As surprising as it may be to city dwellers, the deer farming industry generates $3 billion per year for the U.S. economy. According to the North American Deer Farmers Association, “deer farming is one of the fastest growing industries in rural America.” The corollary of the deer farming industry is a burgeoning deer breeding industry. As a court in the Eastern District of Texas recently noted, the “deer breeding industry is a potentially lucrative industry with single straws of buck semen selling for $5,000 to $20,000 on average, and ranging all the way up to $1 million to purchase the entire buck.” READ MORE
Michael's practice focuses on matters involving trade secrets, restrictive covenants, employee mobility issues, Sarbanes-Oxley (SOX) whistleblower claims, wrongful termination and discrimination. He has also defended numerous wage-and-hour class actions and representative actions under state and federal laws, including claims for overtime, vacation, meal and rest break penalties, waiting-time penalties and other alleged Labor Code violations. Finally, Michael counsels clients on a wide variety of employment and related corporate issues.
In addition, Orrick’s Employment Law and Litigation group was recently named Labor & Employment Department of the Year in California by The Recorder, the premier source for legal news, in recognition of their significant wins on behalf of leading multinational companies on today’s most complex and challenging employment law matters.
Some of Michael's representative litigation engagements include the following:
Trade Secrets Matters:
- eBay v. Google. Michael represented eBay in this lawsuit alleging trade secrets misappropriation in connection with Google’s hiring of a former PayPal employee. The case resolved confidentially.
- Bio-Rad v. 10X Genomics. Michael successfully defended the founders of 10X in a multi-week arbitration, brought by Bio-Rad, seeking to enjoin the founders from working at 10X.
- Williams-Sonoma v. Arhaus. Michael represented Williams-Sonoma in this trade secrets lawsuit alleging that a former employee and his new employer misappropriated trade secrets. Following a three-day evidentiary hearing, the Court granted Williams-Sonoma's motion for preliminary injunction.
- Varian Medical Systems v. Elekta, Inc. Michael represented Varian in this trade secrets dispute alleging that a former employee and her new employer misappropriated trade secrets. Following a two-day evidentiary hearing, the Court granted Varian’s motion for a temporary injunction. The case resolved confidentially thereafter.
- Zynga v. Scopely Inc. Michael successfully defeated an application for TRO and preliminary injunction under the Defend Trade Secrets Act filed against Scopely.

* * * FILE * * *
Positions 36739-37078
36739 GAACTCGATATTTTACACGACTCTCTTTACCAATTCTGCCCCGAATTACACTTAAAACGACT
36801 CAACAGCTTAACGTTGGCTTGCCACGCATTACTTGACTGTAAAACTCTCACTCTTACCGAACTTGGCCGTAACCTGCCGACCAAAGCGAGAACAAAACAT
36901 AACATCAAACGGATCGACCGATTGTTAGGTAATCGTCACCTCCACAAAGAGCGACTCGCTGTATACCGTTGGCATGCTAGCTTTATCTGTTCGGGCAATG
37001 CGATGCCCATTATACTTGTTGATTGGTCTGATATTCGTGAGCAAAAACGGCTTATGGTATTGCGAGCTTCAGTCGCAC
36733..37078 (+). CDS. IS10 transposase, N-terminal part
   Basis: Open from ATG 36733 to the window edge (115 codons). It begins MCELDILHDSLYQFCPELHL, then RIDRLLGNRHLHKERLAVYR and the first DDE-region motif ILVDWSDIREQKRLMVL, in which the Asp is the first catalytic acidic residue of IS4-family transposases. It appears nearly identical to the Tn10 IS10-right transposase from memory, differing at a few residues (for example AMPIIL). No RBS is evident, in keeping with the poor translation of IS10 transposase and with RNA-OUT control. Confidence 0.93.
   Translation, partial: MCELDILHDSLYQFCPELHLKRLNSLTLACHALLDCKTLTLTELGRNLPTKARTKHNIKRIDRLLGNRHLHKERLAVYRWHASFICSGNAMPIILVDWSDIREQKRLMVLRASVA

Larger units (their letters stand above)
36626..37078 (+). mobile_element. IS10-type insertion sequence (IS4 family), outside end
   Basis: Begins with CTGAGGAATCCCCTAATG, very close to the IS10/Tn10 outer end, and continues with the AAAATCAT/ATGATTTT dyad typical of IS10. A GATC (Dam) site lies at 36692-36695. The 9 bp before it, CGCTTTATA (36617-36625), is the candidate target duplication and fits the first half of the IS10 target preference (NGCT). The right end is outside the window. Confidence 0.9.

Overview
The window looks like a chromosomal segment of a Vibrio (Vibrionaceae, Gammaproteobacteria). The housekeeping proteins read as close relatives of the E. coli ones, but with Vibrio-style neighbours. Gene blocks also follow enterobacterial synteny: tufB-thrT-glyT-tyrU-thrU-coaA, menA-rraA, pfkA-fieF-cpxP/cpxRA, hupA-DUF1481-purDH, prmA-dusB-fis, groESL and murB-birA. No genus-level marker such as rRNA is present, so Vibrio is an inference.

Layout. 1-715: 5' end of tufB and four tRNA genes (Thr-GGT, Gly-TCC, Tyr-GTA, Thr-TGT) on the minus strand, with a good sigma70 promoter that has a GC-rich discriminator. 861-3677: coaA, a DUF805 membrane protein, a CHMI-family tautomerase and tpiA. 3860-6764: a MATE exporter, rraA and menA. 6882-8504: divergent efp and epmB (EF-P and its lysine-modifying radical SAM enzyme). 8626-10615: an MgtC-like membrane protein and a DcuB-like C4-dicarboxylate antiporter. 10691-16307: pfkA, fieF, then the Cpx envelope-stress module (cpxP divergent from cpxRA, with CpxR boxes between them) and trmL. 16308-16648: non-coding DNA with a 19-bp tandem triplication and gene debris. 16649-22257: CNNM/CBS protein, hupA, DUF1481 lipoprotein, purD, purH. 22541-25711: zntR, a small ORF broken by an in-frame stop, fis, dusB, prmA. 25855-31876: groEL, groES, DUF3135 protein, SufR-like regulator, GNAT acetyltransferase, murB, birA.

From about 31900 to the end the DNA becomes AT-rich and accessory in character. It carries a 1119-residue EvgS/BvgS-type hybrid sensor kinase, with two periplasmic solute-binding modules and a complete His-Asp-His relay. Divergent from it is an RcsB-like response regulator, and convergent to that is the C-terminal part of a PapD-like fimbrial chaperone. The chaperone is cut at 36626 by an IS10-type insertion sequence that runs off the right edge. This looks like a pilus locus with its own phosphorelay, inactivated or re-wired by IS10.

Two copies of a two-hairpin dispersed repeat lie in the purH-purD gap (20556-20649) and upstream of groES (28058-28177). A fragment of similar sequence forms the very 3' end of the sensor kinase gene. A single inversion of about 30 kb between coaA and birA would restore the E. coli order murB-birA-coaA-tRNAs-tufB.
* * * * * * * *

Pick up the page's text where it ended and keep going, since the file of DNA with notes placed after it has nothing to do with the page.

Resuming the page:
- AllCells, LLC v. Cepheus Biosciences. Michael secured a preliminary injunction under the Defend Trade Secrets against the defendants for misappropriation of biomedical trade secrets.
- First American Equipment Finance v. US Bancorp. Michael represented a U.S. Bank in this lawsuit alleging trade secrets misappropriation in connection with US Bank’s hiring of two employees from First American. The case settled confidentially.
- Hewlett Packard v. Adrian Jones. Michael represented Mr. Jones in this lawsuit alleging trade secrets misappropriation following Mr. Jones’ departure from HP to Oracle. The case settled confidentially.
- Silvaco Data Systems v. Agilent Technologies, Inc. Michael was part of a team representing Agilent Technologies Inc. in a trade secrets action filed by Silvaco Data Systems. The court granted Agilent’s motion for summary judgment, which was affirmed on appeal.
- URS Corporation v. Earth Tech, Inc. Michael was part of a team representing Earth Tech Inc. and two individual defendants in a trade secrets, employee raiding and contract interference case involving over forty allegedly raided employees. The case resolved confidentially.
- Protiva Biotherapeutics, Inc. v. Sirna Therapeutics, Inc. Michael was part of a team representing Protiva Biotherapeutics, Inc. in a trade secrets case filed by Protiva for misappropriation of biotechnology trade secrets. The court granted Protiva’s motion for preliminary injunction, and the case settled thereafter confidentially.
Employee Mobility Matters:
- Adobe Systems Incorporated v. Joshua G. James. Michael represented Mr. James, the former CEO of Omniture, Inc., in this multiple lawsuit cross-border dispute arising out of purported non-compete and non-solicit agreements Mr. James’ signed with Adobe. The case resolved confidentially.
- Oracle America, Inc. et al v. International Business Machines. Michael represented Oracle in this multiple lawsuit cross-border dispute arising out of Oracle’s hiring of an executive from New York who signed a non-compete agreement with IBM. The cases resolved confidentially.
- Johnson & Johnson v. Genentech. Michael represented Genentech as defendant against claims for employee raiding, tortious interference and unfair competition. The court granted Genentech’s motion to dismiss, and the case ended shortly thereafter with no injunction or damages whatsoever paid by Genentech or any of its employees.